How balance stimulates health and happiness in us…
Balance is something we often associate with far off, mountaintop monks or gymnasts but not you or me. We don’t feel on a day to day basis that balance is important in our lives, I’d assume that most of us almost never think of the word, in either the spiritual or the sporty context.
The balance I want to talk about today is more in line with the aforementioned mountaintop monk than the gymnast, I’m not interested in how well you walked the balance beam in school but I am interested in how out of balance many of our lives are. In the sense that we often seek an excess of one thing while neglecting another. An obvious example would be chasing money while at the same time neglecting happiness, this is the type of balance I would like to highlight in this post.
Where money might be the most blinding example of an imbalance, there are plenty of others on show in every aspect of life. Plain and simple ones like food. A balanced diet is best for us, not an excess of one thing but a healthy mix. And not so obvious ones like time spent alone and time spent with people. Failure to achieve and maintain balance in any of these aspects of life, results in health problems, whether they’re mental or physical. Weigh the scales too much to one side and we harm ourselves. Oversleeping, overeating, overworking are all harmful to us. We are unconsciously self-harming when we do these things, just as we are when we under-eat, under sleep or under work. To restore ourselves to health we need to restore our lives to balance.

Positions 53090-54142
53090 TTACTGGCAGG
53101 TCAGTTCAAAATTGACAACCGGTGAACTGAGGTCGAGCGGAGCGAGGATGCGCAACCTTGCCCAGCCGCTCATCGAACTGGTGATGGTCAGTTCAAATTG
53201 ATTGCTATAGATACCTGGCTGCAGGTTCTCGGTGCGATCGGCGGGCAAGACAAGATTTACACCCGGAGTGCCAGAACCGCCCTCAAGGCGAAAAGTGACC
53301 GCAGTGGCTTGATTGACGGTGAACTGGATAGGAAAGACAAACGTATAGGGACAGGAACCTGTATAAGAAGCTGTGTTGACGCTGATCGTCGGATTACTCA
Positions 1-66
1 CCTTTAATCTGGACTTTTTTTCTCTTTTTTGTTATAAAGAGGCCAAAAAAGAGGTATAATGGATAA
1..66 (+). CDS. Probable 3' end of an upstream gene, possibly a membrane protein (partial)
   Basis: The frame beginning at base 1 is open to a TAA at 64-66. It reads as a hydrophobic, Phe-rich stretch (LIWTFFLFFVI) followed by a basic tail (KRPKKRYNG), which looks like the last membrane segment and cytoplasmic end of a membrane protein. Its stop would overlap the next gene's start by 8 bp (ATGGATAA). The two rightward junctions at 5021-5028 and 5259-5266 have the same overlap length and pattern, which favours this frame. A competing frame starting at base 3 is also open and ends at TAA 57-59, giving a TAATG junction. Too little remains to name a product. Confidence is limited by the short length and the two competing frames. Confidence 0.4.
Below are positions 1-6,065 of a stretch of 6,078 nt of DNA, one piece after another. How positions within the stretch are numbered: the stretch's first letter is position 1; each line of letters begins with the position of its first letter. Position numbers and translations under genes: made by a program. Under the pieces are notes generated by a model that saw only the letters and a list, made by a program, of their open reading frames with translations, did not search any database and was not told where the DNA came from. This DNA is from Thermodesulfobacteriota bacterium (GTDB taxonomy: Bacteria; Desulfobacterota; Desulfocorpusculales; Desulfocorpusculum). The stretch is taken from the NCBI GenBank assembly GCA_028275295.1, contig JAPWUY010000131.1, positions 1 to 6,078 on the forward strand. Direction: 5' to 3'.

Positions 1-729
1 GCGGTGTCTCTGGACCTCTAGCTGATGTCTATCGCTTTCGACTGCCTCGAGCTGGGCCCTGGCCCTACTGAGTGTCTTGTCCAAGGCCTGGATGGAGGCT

I have felt two main areas of imbalance in my life recently that serve as perfect examples for this post. The first is an imbalance between social time and time alone. I have always been a person who needs a certain amount of time alone each day and each week to function. Too much time with too many people gets me stressed and makes me cranky, I need to unwind on my own, in peace. This came into play two weeks ago. It was week 12 of my last university semester and I was naturally, very busy, meeting up with people each day for more or less the entirety of the day. I found it near impossible to spend time on my own during this week and therefore could not unwind my mind, so to speak. That alone time to me was crucial for de-stressing and decluttering my head. Without it, the clutter continued to grow throughout the week along with my stress. Too much time with too many people, no matter how much I like them, stressed me out.
The flip side of this is that being alone for too long damages us as well. Last summer when most of the people in my life left university for three months, it left me a little lost, a little bored and ultimately a little lonely. With little, or in extreme cases no human interaction we lose something in life and our mental health suffers. This extreme of one thing and lack of another never works, it’s always unhealthy. Now I notice it more, notice my needs more. In a week I probably need at least a couple of days on my own but I also love to have a few days with people. That’s the ideal scenario. Too much of one or not enough of the other and my mental health suffers in some way. Balance them and I am happy, getting the goodness I need from both things.
The second example also became evident in the last week of the semester. As mentioned previously, I had a lot of work to do in that week. Two assessments to be done, as well as work on blog, masters applications and then my job on the weekend. All in all, that week left me very drained and very burned out. Once again an excess of one thing and a lack of another had harmed me. Too much work with too little rest had completely done me in.